The results are stunning. At the top of the worst offender list is Maryland, which is home Dropout Nation. The Old Line State excluded 66 percent of fourth-graders with disabilities from NAEP Reading; to put it in perspective, this is four times the national average of 16 percent and double the 37 percent rate for the U.S. Department of Defense Education Activity, the second-worst offender in this category. Maryland was also the worst in excluding ELL students, keeping 61 percent of ELL fourth-graders from taking NAEP’s reading exam; this is double the 33 percent exclusion rate for Delaware, the second-worst offender in that category, and seven times the national average of eight percent.

Maryland’s gamesmanship extended to NAEP’s eighth-grade reading. Sixty percent of Old Line State eighth-graders in special ed were excluded from NAEP, four times the national average and double the 32 percent exclusion rate for the Department of Defense school system, the second-worst offender in the category. Sixty-one percent of Maryland’s eighth-grade ELL students were also excluded from NAEP testing, also double the 34 percent exclusion rate for Delaware (again, the second-worst offender in the category) and six times the 10 percent national average exclusion rate.

Given high levels of exclusions from NAEP reading alone (equivalent to 13 percent of all fourth-graders and nine percent of eighth-graders), it’s little wonder why Maryland appears at first glance to being a sort of Lake Wobegone in education — and tops Education Week‘s annual Quality Counts reports — in spite of the presence of two of the nation’s worst-performing systems, Baltimore and Prince George’s County, which are also among the largest districts in the state. One can even speculate that Maryland’s NAEP numbers would decline precipitously if it simply reduced its exclusion rates to the fraudulent-but-not-so-shameless levels set by Department of Defense and Delaware in each category. For traditionalists, this data tosses cold water on their efforts to tout Maryland as their example of success (even as the state itself does embrace some aspects of reform, including overhauling teacher evaluations and implementing Common Core standards).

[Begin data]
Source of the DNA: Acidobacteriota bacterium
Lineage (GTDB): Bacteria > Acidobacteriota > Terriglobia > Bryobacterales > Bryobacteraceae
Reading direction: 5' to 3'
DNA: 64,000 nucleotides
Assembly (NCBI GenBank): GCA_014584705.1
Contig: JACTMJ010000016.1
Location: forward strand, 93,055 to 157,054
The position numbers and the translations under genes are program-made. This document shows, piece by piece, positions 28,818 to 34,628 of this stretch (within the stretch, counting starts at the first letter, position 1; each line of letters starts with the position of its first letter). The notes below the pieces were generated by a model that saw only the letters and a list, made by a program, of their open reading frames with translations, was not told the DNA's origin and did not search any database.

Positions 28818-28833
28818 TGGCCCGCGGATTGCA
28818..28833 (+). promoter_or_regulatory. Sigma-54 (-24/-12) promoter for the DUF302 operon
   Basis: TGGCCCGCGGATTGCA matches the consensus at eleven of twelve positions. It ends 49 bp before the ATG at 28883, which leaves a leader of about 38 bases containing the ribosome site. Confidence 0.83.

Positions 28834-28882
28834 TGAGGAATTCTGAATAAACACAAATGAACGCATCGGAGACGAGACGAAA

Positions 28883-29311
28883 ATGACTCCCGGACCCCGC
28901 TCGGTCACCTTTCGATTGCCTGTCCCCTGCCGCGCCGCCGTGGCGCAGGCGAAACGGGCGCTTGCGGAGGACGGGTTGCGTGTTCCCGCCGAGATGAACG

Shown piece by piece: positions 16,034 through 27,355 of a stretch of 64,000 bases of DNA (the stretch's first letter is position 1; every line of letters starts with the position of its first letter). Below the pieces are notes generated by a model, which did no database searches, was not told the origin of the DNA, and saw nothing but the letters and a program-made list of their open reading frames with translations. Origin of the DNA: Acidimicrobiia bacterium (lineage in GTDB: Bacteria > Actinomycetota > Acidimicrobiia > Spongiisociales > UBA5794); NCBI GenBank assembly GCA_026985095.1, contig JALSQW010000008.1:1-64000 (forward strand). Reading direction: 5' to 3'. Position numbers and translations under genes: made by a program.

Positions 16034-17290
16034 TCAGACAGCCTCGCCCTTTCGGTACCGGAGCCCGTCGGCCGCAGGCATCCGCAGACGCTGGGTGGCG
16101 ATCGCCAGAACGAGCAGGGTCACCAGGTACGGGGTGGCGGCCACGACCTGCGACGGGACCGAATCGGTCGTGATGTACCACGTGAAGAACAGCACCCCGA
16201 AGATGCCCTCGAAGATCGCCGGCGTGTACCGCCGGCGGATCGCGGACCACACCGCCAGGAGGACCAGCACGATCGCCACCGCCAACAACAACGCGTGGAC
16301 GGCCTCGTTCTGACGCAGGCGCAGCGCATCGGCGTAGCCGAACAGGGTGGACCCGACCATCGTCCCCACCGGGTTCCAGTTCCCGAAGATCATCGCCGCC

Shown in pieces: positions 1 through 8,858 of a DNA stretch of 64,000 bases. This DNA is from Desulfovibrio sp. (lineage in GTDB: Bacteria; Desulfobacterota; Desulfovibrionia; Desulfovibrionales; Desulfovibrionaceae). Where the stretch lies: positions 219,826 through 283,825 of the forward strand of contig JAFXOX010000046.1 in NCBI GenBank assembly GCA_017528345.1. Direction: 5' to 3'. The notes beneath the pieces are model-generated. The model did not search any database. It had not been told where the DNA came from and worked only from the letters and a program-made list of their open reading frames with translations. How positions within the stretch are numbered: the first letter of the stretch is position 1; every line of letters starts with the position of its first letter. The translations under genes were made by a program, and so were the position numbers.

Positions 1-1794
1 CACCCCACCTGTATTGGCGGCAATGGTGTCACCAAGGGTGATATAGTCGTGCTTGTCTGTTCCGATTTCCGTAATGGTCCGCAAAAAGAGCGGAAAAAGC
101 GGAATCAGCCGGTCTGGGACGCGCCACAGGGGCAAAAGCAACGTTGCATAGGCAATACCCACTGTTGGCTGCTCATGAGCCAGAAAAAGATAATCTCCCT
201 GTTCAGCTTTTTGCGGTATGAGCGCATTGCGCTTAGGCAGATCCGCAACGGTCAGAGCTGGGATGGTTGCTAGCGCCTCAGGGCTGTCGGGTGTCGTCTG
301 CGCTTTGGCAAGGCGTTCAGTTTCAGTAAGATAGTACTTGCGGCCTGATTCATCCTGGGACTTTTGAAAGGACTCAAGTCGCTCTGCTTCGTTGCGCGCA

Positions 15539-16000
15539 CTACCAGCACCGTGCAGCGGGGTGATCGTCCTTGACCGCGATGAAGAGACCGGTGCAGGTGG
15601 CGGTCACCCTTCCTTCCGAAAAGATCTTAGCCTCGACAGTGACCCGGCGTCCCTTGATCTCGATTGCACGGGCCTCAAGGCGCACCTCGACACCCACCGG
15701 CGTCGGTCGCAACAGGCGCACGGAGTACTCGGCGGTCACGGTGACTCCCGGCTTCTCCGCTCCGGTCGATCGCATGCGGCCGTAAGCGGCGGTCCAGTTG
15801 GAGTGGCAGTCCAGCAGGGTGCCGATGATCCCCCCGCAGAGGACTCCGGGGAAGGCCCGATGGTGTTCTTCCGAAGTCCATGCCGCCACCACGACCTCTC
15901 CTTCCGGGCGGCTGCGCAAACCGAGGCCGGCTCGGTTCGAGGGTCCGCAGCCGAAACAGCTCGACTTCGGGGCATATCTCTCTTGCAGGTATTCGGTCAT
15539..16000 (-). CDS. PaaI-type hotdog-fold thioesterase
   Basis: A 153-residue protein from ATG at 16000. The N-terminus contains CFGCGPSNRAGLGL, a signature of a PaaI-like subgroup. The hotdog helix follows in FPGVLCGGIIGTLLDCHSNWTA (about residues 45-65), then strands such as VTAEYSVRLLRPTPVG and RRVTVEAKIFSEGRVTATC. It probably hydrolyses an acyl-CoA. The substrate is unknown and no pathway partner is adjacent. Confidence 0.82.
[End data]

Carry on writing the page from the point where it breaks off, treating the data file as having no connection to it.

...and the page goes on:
But as it has been noted, Maryland isn’t the only state that excluded more than a fifth of its worst-served children from NAEP testing.

When it comes to excluding fourth-grade special ed kids, Maryland and Department of Defense are followed by Georgia (with an exclusion rate of 32 percent), Texas (28 percent), North Dakota (27 percent), Delaware (26 percent), Michigan (25 percent), California (23 percent), Montana (22 percent), and Utah (21 percent). All in all, nine states, along with Department of Defense, excluded a fifth or more of kids condemned to special ed ghettos (and other kids with disabilities) from NAEP testing, thus artificially bolstering their performance on the reading portion of the exams.

Fourth Grade NAEP Reading 2013 Special Ed Exclusion Rate

 

STATE

EXCLUSION RATE (%)

Maryland

66

Department of Defense

37

Georgia

32

Texas

28

North Dakota

27

Delaware

26